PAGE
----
‘At some point, I started the guild and gave trusted users the power to moderate content and handle problem users.’
That doesn’t mean there still aren’t problems. For example, every Wiki site has to deal with copyright issues, but it becomes more prevalent when it’s photos that might be ‘controversial’ to some.
‘Celebs are usually cool with being featured on wikiFeet. People constantly comment on their hair, makeup, personal style, why not their feet?’ says Eli.
‘Understandably, some celebs are less comfortable than others. I sometimes get contacted by someone asking to remove their page from the site, and I always respect their request.
‘On the other hand, you will see a lot of posts on twitter and IG of celebs embracing their foot fans and taking it as the compliment that it is.
‘After all, love is love.’
Similarly, Eli has ‘implemented several measures to automatically detect [copyrighted] content when possible’ and removes it when it’s reported.
He continues, ‘The site is free anyway so I have nothing to gain from having extra photos.’
It might come across as somewhat sordid, but Eli says that wikiFeet isn’t designed to be seen as X-rated.
‘In general the site is not meant for hard fetishists,’ says Eli.
‘You will not find any nudity in the photos or any mention of sexual acts in the comment section, as these are strictly forbidden.
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‘The site is sometimes mislabeled as “foot porn”, when in fact it’s more about appreciating the symmetry and aesthetics of the foot. And most users agree this is a big part of the site’s appeal (confirmed by site polls).’
Each year, ratings are collated and the Feet of the Year awards are announced, with 2019’s shining stars including Brenda Song, Erin Moriarty, and Maya Hawke.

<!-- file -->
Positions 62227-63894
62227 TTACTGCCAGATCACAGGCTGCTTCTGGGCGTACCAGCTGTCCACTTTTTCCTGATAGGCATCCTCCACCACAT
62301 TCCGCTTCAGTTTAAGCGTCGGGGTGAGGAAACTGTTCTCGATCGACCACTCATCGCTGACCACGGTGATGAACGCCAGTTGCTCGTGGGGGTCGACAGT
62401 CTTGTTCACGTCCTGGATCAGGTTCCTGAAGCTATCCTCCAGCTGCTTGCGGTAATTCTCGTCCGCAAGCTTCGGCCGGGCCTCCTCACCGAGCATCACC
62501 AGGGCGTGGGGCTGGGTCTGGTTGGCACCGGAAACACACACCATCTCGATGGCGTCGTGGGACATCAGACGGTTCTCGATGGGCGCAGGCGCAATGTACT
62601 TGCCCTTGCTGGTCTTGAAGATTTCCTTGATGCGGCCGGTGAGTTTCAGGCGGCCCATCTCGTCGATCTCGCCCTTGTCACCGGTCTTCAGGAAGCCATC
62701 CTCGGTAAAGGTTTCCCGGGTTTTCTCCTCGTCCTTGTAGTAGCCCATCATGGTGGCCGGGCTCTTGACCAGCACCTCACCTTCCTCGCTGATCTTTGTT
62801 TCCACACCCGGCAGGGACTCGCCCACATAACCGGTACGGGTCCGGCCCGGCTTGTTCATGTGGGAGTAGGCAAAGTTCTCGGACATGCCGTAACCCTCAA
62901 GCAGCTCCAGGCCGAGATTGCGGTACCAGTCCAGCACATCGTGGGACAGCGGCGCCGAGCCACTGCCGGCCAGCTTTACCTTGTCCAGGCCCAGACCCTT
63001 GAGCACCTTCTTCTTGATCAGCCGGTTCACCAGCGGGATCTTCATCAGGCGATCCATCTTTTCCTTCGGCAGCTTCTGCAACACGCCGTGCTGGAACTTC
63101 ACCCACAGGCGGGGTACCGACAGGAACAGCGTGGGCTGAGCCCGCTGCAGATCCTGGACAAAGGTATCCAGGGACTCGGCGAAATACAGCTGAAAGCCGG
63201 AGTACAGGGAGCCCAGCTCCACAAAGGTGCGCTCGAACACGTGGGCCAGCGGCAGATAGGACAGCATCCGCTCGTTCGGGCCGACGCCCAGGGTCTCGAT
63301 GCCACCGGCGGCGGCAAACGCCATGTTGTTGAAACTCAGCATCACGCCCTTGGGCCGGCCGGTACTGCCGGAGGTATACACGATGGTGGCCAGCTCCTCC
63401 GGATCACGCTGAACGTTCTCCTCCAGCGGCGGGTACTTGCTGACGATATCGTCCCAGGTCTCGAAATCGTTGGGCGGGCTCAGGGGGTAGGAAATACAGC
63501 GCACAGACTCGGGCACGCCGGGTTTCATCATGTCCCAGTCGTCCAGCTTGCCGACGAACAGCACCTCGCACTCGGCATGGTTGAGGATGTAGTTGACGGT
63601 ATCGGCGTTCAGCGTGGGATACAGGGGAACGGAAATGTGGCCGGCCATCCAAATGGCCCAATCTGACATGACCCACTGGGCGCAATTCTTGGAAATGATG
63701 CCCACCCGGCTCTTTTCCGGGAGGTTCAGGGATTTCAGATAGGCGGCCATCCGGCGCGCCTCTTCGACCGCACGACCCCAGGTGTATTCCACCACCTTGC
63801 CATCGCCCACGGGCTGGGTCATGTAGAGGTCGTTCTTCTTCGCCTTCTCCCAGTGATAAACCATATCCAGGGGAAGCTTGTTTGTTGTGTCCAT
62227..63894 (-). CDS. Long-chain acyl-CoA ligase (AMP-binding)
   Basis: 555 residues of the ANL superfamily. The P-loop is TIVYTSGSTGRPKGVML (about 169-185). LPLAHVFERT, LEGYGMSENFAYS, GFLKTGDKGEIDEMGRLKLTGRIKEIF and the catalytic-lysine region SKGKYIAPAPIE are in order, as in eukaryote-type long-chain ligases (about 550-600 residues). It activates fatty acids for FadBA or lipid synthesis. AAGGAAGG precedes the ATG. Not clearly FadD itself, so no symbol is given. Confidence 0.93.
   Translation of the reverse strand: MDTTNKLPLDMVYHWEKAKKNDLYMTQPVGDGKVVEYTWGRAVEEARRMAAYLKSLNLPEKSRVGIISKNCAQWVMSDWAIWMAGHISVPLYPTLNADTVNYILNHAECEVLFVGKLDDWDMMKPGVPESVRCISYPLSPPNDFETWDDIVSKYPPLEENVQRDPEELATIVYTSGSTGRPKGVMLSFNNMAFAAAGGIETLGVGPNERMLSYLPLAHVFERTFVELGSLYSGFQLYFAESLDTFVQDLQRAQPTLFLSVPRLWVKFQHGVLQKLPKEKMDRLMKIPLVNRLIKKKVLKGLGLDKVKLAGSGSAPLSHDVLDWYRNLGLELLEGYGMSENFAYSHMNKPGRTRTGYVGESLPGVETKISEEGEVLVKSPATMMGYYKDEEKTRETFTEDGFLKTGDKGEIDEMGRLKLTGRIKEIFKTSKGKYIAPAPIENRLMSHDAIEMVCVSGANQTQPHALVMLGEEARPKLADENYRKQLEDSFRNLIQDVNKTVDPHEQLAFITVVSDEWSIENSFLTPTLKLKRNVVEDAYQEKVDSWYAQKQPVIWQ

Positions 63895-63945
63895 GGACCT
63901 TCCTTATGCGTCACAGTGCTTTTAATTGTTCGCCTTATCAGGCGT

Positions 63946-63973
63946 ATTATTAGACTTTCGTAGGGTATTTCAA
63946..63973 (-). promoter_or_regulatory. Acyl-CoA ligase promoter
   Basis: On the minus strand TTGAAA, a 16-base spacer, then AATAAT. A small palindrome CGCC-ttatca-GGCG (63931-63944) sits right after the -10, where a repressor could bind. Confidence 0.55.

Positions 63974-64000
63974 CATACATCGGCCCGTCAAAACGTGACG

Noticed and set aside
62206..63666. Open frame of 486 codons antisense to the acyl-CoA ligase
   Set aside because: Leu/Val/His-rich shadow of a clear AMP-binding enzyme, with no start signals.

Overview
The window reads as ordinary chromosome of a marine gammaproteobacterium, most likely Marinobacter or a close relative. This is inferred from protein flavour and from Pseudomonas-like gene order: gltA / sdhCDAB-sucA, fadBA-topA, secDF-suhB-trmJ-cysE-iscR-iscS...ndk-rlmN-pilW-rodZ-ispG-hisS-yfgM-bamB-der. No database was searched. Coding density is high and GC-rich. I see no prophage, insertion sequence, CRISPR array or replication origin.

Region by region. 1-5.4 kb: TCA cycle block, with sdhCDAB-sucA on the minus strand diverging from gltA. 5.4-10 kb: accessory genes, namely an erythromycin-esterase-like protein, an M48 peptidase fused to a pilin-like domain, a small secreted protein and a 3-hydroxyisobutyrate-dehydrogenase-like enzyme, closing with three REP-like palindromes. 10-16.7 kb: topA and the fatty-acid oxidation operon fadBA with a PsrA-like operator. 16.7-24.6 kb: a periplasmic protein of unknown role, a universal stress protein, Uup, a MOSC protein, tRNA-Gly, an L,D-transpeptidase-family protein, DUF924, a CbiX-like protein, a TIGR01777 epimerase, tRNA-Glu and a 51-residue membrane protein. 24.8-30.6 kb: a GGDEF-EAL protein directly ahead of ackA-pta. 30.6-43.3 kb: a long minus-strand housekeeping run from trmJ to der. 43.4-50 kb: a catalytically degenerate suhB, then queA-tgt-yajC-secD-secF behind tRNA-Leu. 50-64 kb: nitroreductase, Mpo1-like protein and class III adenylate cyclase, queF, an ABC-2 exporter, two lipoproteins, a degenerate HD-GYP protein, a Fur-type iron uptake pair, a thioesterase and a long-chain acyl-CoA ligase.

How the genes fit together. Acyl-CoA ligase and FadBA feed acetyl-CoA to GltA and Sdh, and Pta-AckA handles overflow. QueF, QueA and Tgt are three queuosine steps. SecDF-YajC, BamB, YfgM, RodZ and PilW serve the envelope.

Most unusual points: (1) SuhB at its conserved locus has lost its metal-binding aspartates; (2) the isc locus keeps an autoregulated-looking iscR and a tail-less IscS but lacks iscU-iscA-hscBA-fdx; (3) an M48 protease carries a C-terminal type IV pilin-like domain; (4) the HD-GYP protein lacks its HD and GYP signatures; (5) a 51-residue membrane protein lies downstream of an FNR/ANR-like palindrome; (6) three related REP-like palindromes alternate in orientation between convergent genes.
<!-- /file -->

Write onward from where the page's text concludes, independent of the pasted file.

But it’s not just A-listers – you can find foot photos of pretty much every influencer or reality star you can think of.
Although you might think a resource as massive would make Eli rich, it hasn’t quite worked like that. He tells us that ‘the site does make money – but not enough to live off,’ so he still works a ‘regular’ job from home.
wikiFeet has always been more of a passion project for Eli, and there’s one celebrity’s feet he loves most.
‘Celebrity with the best feet: Emma Stone, hands down,’ he says.
‘Her feet are well kempt, healthy looking and aesthetically pleasing. She has high arches, soft soles, and toes that are very well proportioned.’
What’s the deal with Feet Week?
Feet Week is a week dedicated entirely to feet. as the name probably gives away.
We figured we could all do with something to occupy our minds during the pandemic – and what better topic than feet?
From 4 May to 10 May you can find articles on everything feet, from what it actually takes to be a foot model to what it’s like to be a pro toe wrestler.
Do you have a story to share? Get in touch at MetroLifestyleTeam@metro.co.uk.
Share your views in the comments below.